Cloud Computing Economics 101


The Channels’ Financial Guide to Cloud Computing is a multi-part series discussing the financial impact of cloud computing within the channel. Topics include the economic impact of cloud computing, changing the portfolio of products / services and designing sales compensation plans to change behavior. This is the first blog post in the series.

If you are a business operating in the channel- be it a  Value Added Reseller, Distributor, Systems Integrator, Telecom Agent or a Managed Service Provider-  then you understand the monumental shift to cloud solutions happening in the industry today.  It is no longer a question of “if” you are going to transform your business; you already have plans or are in the midst of this move to cloud.

The challenge is that one cannot simply say ‘today we are going to change our business model and focus exclusively on cloud.’ History has shown that very few companies have been successful in wholesale transformations, however, understanding the critical transformational components can significantly increase the chances of success.

One of the fundamental components that is always acknowledged but never fully understood, is the financial impact cloud has on the bottom line of a business. Let’s take a look at this financial impact and difference between one-time product transactions versus recurring services subscription transactions.

Product-based transactions:

Product-based solutions have the characteristics that they are sold once, deployed/implemented, managed by the customer and then refreshed every 3-5 years repeating the cycle. Upgrades and support are typically an additional pre-paid annual cost (either upfront or through an assurance/warranty/support plan). The customer cash outlay for a product-based solution looks as follows:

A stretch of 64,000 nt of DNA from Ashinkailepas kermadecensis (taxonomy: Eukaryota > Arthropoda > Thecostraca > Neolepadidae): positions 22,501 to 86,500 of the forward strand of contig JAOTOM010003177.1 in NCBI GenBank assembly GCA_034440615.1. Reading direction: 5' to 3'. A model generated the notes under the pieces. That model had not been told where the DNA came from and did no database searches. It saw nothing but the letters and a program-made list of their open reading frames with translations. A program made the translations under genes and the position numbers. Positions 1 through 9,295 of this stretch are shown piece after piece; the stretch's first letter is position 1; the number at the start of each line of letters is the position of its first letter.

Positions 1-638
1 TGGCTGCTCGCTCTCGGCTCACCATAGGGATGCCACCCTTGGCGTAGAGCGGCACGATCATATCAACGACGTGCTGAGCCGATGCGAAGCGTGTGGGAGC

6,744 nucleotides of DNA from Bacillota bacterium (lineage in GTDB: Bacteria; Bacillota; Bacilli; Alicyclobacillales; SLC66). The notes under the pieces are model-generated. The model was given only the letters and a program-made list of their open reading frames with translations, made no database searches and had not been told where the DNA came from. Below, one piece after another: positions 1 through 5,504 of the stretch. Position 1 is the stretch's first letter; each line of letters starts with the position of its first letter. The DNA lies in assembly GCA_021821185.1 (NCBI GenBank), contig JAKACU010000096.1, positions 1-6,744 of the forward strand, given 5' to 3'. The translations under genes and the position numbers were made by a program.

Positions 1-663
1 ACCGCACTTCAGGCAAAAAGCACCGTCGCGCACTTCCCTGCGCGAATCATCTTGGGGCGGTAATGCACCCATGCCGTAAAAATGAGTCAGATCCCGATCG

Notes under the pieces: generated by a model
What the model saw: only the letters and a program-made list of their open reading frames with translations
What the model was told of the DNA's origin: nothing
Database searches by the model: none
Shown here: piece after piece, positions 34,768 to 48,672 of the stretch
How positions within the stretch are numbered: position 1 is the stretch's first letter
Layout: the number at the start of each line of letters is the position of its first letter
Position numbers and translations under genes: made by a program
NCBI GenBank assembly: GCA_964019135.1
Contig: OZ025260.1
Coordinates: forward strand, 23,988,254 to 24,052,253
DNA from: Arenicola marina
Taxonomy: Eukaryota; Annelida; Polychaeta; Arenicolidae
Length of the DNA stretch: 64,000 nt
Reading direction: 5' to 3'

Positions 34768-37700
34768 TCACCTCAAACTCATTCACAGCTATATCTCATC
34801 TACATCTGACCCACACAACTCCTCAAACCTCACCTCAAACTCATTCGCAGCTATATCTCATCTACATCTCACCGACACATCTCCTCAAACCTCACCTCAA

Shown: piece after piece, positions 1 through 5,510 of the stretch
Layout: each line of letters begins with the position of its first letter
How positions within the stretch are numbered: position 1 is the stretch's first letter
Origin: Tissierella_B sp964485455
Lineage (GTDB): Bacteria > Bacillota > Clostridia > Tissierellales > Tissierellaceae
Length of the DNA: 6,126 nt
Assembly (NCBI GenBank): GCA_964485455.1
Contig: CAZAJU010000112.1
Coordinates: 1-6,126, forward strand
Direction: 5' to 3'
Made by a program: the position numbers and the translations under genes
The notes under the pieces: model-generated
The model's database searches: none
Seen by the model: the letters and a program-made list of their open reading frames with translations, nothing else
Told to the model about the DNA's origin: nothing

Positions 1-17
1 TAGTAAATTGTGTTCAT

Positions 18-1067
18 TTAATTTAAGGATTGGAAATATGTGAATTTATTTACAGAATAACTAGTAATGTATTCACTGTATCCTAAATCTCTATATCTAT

Subscription services based transactions:

Cloud solutions are subscription based with an ongoing monthly service bill that is an alternative to a product-based solution. This monthly bill includes upgrades. Depending on the provider, there could be an initial set-up fee, but the core cost for the solution is spread out over multiple months. In this model, the cash outlay for a cloud-based solution is spread out over many years versus requiring  customers to pay a higher initial purchase cost upfront, with a much lower recurring monthly service cost.  


Now that we’ve covered the basics, here are where things really get interesting. Both the one-time product sales model and the subscription service sales model will be successful for partners as long as new customers are acquired every month. Once the monthly new customer acquisition slows down or stops, the one-time product sales model isn’t as profitable since the incoming revenue drops significantly.

However, the truth is that, on a month-to-month basis, most channel partners spend a lot of time nurturing existing relationships and not enough time acquiring new customers. Over time, a subscription-based business will grow and compound, while a business based on a one-time transaction will never be able to gain that leverage.

The problem: